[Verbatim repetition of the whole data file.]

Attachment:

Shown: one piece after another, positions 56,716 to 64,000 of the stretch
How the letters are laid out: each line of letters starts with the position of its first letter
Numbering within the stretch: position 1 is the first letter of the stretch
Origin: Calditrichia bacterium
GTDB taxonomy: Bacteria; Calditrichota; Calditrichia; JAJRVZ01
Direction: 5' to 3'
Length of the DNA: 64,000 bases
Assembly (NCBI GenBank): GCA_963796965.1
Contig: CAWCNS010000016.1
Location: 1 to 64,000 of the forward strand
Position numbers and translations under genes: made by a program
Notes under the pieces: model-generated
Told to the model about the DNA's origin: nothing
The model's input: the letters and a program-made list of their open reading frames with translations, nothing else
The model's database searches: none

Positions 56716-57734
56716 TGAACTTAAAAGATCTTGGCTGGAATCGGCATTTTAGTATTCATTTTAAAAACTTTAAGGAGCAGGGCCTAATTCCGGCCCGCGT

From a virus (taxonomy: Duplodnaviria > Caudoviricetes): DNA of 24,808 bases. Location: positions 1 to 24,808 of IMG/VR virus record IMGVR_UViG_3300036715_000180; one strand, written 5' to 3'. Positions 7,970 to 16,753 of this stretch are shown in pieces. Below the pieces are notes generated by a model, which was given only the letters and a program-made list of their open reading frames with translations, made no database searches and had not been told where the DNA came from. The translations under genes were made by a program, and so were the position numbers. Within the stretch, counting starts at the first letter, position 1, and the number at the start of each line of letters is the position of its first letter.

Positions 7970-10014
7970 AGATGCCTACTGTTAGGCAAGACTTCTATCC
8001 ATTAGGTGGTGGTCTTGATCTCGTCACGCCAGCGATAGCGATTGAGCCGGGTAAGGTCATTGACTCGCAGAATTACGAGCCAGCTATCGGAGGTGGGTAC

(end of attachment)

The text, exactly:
Shown: one piece after another, positions 56,716 to 64,000 of the stretch
How the letters are laid out: each line of letters starts with the position of its first letter
Numbering within the stretch: position 1 is the first letter of the stretch
Origin: Calditrichia bacterium
GTDB taxonomy: Bacteria; Calditrichota; Calditrichia; JAJRVZ01
Direction: 5' to 3'
Length of the DNA: 64,000 bases
Assembly (NCBI GenBank): GCA_963796965.1
Contig: CAWCNS010000016.1
Location: 1 to 64,000 of the forward strand
Position numbers and translations under genes: made by a program
Notes under the pieces: model-generated
Told to the model about the DNA's origin: nothing
The model's input: the letters and a program-made list of their open reading frames with translations, nothing else
The model's database searches: none

Positions 56716-57734
56716 TGAACTTAAAAGATCTTGGCTGGAATCGGCATTTTAGTATTCATTTTAAAAACTTTAAGGAGCAGGGCCTAATTCCGGCCCGCGT

From a virus (taxonomy: Duplodnaviria > Caudoviricetes): DNA of 24,808 bases. Location: positions 1 to 24,808 of IMG/VR virus record IMGVR_UViG_3300036715_000180; one strand, written 5' to 3'. Positions 7,970 to 16,753 of this stretch are shown in pieces. Below the pieces are notes generated by a model, which was given only the letters and a program-made list of their open reading frames with translations, made no database searches and had not been told where the DNA came from. The translations under genes were made by a program, and so were the position numbers. Within the stretch, counting starts at the first letter, position 1, and the number at the start of each line of letters is the position of its first letter.

Positions 7970-10014
7970 AGATGCCTACTGTTAGGCAAGACTTCTATCC
8001 ATTAGGTGGTGGTCTTGATCTCGTCACGCCAGCGATAGCGATTGAGCCGGGTAAGGTCATTGACTCGCAGAATTACGAGCCAGCTATCGGAGGTGGGTAC